Las Vegas, Nevada (NAPSI) - Puberty is a time when the body of young boys and girls begins to change into that of young men and women. Children go through puberty at different times, however; on average, boys begin puberty around age 12 and girls begin puberty around age 10.

But what happens when puberty begins too soon?

If your child shows signs of puberty before age 9 in boys and age 8 in girls, it is considered precocious puberty. The most common type of precocious puberty is known as Central Precocious Puberty (CPP).

According to the National Institutes of Health, roughly 3 million children in the U.S. are affected by precocious puberty, and it is 10 times more common in girls than boys.

Some symptoms of CPP include:

In Boys (appears before age 9):

• Deepening voice

• Enlarged testicles and penis

• Pubic or underarm hair

• Acne

In Girls (appears before age 8):

• Breast growth

• Menstruation

• Pubic or underarm hair

• Acne.

While puberty is part of normal development, children with CPP are at increased risk of not reaching their projected adult height.

Partnering With Your Child’s Doctor

Even if your child is showing early signs of puberty, it may not mean that he or she has CPP. However, if you are concerned about the early development of your child, it is important to talk with your child’s doctor. Only a qualified health care provider is able to accurately diagnose CPP.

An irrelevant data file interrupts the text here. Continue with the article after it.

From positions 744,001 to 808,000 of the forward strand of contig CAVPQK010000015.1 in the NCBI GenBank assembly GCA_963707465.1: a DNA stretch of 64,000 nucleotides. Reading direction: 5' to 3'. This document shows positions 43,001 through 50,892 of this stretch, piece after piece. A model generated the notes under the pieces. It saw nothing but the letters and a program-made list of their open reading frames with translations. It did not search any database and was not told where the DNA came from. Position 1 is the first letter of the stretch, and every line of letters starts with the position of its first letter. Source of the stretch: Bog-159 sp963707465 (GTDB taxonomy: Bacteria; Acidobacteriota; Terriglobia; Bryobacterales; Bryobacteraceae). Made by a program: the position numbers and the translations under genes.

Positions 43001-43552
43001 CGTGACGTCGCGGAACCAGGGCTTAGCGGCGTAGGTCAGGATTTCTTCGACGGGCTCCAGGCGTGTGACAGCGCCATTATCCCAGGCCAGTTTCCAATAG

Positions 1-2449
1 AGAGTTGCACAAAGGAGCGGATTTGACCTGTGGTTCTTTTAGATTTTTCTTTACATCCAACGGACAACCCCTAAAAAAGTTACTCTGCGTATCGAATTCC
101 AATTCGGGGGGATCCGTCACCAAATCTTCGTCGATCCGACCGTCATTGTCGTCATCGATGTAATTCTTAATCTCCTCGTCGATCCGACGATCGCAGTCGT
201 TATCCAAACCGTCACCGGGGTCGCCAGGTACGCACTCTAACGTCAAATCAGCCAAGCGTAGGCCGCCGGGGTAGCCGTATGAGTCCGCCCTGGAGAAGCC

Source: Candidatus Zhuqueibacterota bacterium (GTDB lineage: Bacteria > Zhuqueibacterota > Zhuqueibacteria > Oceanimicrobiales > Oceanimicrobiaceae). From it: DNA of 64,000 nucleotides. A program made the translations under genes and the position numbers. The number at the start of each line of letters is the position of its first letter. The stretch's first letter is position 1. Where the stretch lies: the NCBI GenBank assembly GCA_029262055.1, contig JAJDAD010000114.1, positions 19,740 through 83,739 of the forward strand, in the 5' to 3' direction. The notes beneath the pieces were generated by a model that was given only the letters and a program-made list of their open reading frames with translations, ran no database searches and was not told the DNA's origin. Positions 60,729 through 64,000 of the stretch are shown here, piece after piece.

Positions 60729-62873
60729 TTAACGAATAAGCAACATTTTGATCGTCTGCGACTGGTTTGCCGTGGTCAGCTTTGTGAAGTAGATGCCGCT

CPP Community: Cookies For A Cause

To educate parents and health care providers about CPP, the National Association of School Nurses in partnership with AbbVie created www.CookiesforCPP.com. On the site, visitors can watch an educational video, take a CPP quiz, sign up for CPP updates and share the page link. Each time someone spreads the word about CPP using the available tools, AbbVie adds cookies to the virtual cookie jar. When the jar reaches 10,000 cookies, AbbVie will make a donation to the National Association of School Nurses.

To learn more about CPP, please visit www.CookiesforCPP.com.